Inflammatory Breast Cancer

What is Inflammatory Breast Cancer?

Inflammatory breast cancer is a rare form of breast cancer in which the breast has a red and swollen appearance due to blockage of lymph vessels. This is an aggressive type of breast cancer that usually develops from the cells lining the milk ducts.

Who is at Risk of Developing Inflammatory Breast Cancer?

Compared to other types of breast cancer, inflammatory breast cancer occurs more often in younger women. African American women and obese women have an increased risk. This disease can also affect men.

What are the Symptoms Associated with Inflammatory Breast Cancer?

The symptoms of inflammatory breast cancer include:

  • Swelling or redness involving at least one third of the breast
  • Increase in size of the breast, heaviness and tenderness and inverted nipple
  • Tumour cannot usually be felt
  • An orange peel appearance on the skin of the breast due to collection of lymph fluid
  • Swollen lymph nodes under the arm or near the collar bone

Inflammatory breast cancer progresses rapidly over a few weeks or months and can spread to the surrounding lymph nodes and other tissues. It may be diagnosed late in its course.

How is Inflammatory Breast Cancer Diagnosed?

Your doctor will review your symptoms and medical history, perform a physical examination and order certain tests.

Imaging tests performed include:

  • Diagnostic mammogram
  • Ultrasound of breast and nearby lymph nodes
  • CT scan, PET scan or bone scan to check if the cancer has spread
  • A biopsy may also be ordered.

Inflammatory Breast Cancer may be diagnosed late for several reasons:

  • Symptoms are common to other conditions such as infection, injury or another type of breast cancer,
  • Usually no lump is felt on examination.
  • The breast has increased density, so a screening mammogram may not be clear.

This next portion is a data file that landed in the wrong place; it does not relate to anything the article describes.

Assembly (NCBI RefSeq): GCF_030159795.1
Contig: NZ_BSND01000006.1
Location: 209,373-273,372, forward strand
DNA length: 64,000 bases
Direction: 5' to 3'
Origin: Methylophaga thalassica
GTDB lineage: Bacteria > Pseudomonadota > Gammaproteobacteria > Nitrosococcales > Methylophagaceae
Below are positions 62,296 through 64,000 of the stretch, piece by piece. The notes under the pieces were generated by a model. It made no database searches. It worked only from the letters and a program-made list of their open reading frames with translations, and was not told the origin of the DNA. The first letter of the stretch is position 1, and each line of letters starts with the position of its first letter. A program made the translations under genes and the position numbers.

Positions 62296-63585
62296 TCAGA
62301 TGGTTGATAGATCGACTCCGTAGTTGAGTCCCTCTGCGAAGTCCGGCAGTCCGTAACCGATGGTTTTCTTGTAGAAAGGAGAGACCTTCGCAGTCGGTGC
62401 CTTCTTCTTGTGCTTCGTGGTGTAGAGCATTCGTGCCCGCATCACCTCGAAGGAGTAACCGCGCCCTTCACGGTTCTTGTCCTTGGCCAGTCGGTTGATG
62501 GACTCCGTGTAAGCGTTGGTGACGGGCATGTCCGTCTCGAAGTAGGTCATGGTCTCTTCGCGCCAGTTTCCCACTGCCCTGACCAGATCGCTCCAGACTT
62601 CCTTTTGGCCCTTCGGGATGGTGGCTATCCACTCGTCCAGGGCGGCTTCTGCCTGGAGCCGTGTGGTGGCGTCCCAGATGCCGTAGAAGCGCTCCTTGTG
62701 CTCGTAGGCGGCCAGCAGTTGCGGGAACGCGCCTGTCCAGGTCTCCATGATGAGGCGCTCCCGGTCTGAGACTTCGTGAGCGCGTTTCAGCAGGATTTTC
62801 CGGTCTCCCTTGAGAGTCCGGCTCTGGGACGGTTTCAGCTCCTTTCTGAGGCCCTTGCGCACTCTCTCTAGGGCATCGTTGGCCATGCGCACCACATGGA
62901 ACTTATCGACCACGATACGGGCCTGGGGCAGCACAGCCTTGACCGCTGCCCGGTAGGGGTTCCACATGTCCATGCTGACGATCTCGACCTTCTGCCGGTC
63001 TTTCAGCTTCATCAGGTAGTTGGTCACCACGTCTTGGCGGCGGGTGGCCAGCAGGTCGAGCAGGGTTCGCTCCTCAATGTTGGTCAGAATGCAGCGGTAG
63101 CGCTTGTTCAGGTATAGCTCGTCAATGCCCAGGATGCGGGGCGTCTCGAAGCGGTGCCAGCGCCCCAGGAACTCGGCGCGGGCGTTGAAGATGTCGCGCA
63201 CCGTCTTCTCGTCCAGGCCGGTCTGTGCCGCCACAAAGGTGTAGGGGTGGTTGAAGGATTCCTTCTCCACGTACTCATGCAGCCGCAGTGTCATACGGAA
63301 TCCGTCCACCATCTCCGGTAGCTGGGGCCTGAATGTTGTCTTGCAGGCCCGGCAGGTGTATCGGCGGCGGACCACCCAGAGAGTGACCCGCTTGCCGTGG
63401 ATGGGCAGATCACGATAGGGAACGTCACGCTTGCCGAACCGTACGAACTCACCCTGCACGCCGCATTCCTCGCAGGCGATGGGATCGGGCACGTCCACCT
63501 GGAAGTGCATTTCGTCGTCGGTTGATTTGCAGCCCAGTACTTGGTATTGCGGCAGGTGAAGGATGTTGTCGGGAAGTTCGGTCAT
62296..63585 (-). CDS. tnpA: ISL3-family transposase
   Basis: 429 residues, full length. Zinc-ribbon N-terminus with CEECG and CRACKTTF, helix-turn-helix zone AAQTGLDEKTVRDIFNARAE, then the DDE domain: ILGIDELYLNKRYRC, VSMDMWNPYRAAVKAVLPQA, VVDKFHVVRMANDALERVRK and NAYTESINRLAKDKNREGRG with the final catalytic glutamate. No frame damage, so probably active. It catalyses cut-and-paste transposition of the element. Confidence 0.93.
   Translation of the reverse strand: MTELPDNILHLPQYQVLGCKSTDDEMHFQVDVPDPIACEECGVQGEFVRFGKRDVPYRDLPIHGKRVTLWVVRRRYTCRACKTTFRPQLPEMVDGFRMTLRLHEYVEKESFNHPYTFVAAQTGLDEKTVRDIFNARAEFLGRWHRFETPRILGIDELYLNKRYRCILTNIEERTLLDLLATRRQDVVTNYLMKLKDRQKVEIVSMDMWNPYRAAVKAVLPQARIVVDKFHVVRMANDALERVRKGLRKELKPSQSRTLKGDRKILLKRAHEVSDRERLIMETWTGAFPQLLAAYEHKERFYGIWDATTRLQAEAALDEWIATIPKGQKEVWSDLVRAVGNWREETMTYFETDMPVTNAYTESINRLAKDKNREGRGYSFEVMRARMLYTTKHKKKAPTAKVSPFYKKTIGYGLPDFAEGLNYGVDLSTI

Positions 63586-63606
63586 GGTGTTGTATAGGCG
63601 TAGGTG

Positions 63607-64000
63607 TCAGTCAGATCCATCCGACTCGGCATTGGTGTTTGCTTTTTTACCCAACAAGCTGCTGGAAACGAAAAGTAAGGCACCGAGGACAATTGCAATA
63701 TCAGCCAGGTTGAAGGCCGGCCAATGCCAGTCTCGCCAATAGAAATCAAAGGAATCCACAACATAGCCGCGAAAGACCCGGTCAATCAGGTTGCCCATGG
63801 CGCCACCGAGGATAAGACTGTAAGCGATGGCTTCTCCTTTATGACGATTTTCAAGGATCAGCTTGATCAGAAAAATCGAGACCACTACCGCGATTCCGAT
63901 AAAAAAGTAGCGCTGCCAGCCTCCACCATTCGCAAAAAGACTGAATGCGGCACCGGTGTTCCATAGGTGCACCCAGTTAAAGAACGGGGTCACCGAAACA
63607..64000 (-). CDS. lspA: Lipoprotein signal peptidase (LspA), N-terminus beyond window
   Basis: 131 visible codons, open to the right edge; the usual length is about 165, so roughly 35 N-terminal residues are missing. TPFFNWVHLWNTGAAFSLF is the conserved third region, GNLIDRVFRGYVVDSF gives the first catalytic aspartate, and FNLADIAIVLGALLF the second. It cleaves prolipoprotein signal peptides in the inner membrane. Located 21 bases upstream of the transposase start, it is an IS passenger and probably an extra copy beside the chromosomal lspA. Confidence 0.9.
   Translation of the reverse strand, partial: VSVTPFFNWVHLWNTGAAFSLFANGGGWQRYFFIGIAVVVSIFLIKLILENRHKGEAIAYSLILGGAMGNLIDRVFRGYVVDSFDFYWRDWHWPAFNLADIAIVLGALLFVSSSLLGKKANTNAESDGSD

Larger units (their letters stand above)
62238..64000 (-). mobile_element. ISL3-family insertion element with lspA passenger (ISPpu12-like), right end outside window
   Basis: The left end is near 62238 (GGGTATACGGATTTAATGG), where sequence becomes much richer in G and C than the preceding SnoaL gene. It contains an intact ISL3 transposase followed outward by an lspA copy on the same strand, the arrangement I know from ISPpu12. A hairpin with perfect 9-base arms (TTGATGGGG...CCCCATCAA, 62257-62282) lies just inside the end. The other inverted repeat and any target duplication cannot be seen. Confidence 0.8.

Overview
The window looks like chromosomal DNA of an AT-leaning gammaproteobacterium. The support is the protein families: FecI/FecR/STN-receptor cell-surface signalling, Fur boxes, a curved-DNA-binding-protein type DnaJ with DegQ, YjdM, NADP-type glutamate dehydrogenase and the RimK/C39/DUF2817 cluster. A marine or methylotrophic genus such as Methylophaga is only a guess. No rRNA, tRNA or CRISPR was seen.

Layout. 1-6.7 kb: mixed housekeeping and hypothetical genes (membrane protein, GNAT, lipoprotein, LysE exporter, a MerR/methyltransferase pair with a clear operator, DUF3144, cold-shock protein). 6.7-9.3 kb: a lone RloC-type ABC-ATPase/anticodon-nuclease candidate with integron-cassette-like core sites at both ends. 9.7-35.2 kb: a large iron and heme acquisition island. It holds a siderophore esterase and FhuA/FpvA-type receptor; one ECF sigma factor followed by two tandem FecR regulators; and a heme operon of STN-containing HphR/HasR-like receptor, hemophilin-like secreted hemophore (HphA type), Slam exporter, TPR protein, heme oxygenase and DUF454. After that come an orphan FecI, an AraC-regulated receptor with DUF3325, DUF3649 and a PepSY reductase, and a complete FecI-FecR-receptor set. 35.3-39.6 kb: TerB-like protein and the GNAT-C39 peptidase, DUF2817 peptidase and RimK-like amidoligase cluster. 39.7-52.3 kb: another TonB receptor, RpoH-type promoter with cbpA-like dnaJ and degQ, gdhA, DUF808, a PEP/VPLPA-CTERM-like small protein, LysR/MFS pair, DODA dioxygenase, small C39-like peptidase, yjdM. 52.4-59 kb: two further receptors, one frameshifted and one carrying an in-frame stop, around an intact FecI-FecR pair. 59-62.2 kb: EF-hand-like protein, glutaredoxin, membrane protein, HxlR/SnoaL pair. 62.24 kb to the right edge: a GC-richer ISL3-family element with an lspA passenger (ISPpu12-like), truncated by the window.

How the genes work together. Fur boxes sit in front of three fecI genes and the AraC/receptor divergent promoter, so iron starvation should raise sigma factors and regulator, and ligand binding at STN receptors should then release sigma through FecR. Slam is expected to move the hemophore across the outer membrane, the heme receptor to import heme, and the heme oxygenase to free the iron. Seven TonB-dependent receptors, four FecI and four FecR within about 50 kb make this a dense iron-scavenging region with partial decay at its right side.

• The disease can occur and rapidly progress in between scheduled breast screenings.

Inflammatory breast cancer is considered if you have:

  • Rapid onset of symptoms
  • Redness involving at least a third of the breast
  • No palpable mass
  • Biopsy results that show invasive carcinoma

Staging of the cancer is performed to help your doctor decide on the treatment and prognosis of your condition. The cancer cells are checked for hormone receptors and increased levels of HER2 genes or proteins. This helps characterise the cancer and can indicate possible treatment strategies. HER2-positive cancers are more aggressive.

How is Inflammatory Breast Cancer Treated?

Inflammatory breast cancer is treated by a multimodal approach which includes the following:

  • Systemic chemotherapy is administered to shrink the tumour. Six cycles of chemotherapy are given over a period of 4-6 months.
  • Surgery is performed to remove the cancerous tissue. This involves modified radical mastectomy i.e. removal of the affected breast and nearby lymph nodes in the breast and arm. Surgery is performed after chemotherapy but may be performed earlier if the cancer is progressing too rapidly. The chest muscles underlying the breast are usually preserved, but their lining layer is removed. In case of extensive disease, some chest muscles are also removed.
  • Radiation therapy is used to destroy any remaining cancer cells after the breast is removed.

This multimodal approach has shown good results for treating inflammatory breast cancer.

What are the other options to treat Inflammatory Breast Cancer?

Your doctor may also recommend one of the following treatments:

  • Targeted Therapy: For cancers with increased levels of HER2 protein, targeted therapy prevents the production of this protein and may be recommended before or after surgery.
  • Hormone Therapy: This treatment may be used for cancer cells with hormone receptors. Hormones such as oestrogen bind to the receptors and help these cancers grow and multiply. Hormone therapy prevents the binding of the hormones to the receptors or prevents production of the hormones. However, most cases of inflammatory breast cancer are hormone receptor negative.
  • Breast Reconstruction: Breast reconstruction is recommended to restore the breast shape.

What is the Prognosis of Inflammatory Breast Cancer?

Prognosis depends on factors such as:

  • Type and location of the cancer
  • Staging
  • Age and general health
  • Responsiveness to treatment

Though inflammatory breast cancer is an aggressive disease, it can be effectively treated if diagnosed early.